Tom Clavin- TOMBSTONE: The Earp Brothers, Doc Holliday, and the Vendetta Ride from Hell
Play • 12 min

Tom Clavin’s popular Western histories have delighted readers and earned critical accolades. Like many, Clavin is fascinated by the larger-than-life personalities and enduring myths that surround the Wild West. His histories take on those myths and legends, separating fact from fiction to get at what really happened. In Dodge City, he told the true story of how a depraved cattle town was tamed by two young lawmen. In Wild Bill, he provided a definitive biography of the first lawman of the Wild West. In his next book, TOMBSTONE: The Earp Brothers, Doc Holliday, and the Vendetta Ride from Hell (St. Martin’s Press) he takes readers to Tombstone, Arizona to examine the infamous gunfight at the O.K. Corral and the “vendetta ride” that made Earp a legend. Together, these three books form the Frontier Lawmen Trilogy and deepen the understanding of the country’s formative years when new social structures were shaping a new way of life.

Clavin’s trilogy draws a line from the post-Civil War years where the prototype of the frontier lawman was established by Wild Bill Hickok to the mid-late 1870s when Wyatt Earp and Bat Masterson cleaned up Dodge City as peace officers, to Tombstone, where the 1881 gunfight can be seen as the last gasp of violent lawlessness in a closing frontier as “civilization” took hold in the West. Today, the distinction between the good guys and the bad guys seems clear but the truth was far murkier. This is especially true of the men who faced off in Tombstone.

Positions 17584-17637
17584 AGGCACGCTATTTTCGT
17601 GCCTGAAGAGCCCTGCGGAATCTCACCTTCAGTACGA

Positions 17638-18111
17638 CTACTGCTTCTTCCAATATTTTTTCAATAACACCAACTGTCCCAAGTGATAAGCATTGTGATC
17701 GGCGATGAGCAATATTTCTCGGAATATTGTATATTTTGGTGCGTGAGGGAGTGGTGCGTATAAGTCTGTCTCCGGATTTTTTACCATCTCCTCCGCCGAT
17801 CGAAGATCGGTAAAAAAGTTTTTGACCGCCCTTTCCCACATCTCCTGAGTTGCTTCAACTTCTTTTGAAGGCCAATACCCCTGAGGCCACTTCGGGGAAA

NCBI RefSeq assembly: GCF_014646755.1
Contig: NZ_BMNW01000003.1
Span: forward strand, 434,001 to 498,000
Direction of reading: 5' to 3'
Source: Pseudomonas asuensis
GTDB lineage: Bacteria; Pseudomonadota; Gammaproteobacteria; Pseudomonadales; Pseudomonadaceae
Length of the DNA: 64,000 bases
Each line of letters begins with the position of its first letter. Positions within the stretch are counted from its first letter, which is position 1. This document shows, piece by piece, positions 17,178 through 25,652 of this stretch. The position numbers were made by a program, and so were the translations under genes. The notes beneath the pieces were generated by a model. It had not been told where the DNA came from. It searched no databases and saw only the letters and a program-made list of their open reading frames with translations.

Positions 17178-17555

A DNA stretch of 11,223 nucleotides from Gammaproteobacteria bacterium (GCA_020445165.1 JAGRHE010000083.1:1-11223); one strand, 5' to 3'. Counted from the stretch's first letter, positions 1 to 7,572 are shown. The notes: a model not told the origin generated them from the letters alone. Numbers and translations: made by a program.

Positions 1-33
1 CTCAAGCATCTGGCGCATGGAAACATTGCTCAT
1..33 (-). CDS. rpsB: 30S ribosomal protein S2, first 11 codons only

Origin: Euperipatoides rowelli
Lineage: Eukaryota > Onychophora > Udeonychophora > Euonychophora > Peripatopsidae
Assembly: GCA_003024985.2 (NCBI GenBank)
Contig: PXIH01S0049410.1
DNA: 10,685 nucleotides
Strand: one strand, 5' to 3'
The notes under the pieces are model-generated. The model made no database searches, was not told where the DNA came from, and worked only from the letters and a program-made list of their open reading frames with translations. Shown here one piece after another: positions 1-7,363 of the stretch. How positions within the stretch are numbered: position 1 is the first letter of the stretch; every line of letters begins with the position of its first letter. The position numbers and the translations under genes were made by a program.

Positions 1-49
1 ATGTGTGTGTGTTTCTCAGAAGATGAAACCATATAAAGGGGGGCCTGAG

In TOMBSTONE, Clavin uses existing scholarship and his own extensive research to tell the story of the most famous shootout in American frontier history. The fight sprang forth from a tense, hot summer. Cattle rustlers had been terrorizing the back country of Mexico and selling the livestock they stole to corrupt ranchers. The Mexican government built forts along the border to try to thwart American outlaws, while Arizona citizens became increasingly agitated. Rustlers, who became known as the cow-boys, began to kill each other as well as innocent citizens. That October, tensions boiled over with Ike and Billy Clanton, Tom and Frank McLaury, and Billy Claiborne confronting the Tombstone marshal, Virgil Earp, and the suddenly deputized Wyatt and Morgan Earp and shotgun-toting Doc Holliday.

Clavin peers behind decades of legend surrounding the story of Tombstone to reveal the true story of the drama and violence that made it famous. TOMBSTONE also digs deep into the vendetta ride that followed the tragic gunfight, when Wyatt and Warren Earp, along with Holliday went vigilante to track down the likes of Johnny Ringo, Curly Bill Brocius, and other cowboys who had cowardly gunned down his brothers. That “vendetta ride” would make the myth of Wyatt Earp complete and punctuate the struggle for power in the American frontier’s last boom town.

ABOUT THE AUTHOR
TOM CLAVIN is a #1 New York Times bestselling author and has worked as a newspaper and web site editor, magazine writer, TV and radio commentator, and a reporter for The New York Times. He has received awards from the Society of Professional Journalists, Marine Corps Heritage Foundation, and National Newspaper Association. His books include The Heart of Everything That Is, Halsey’s Typhoon, and Reckless. He lives in Sag Harbor, NY.

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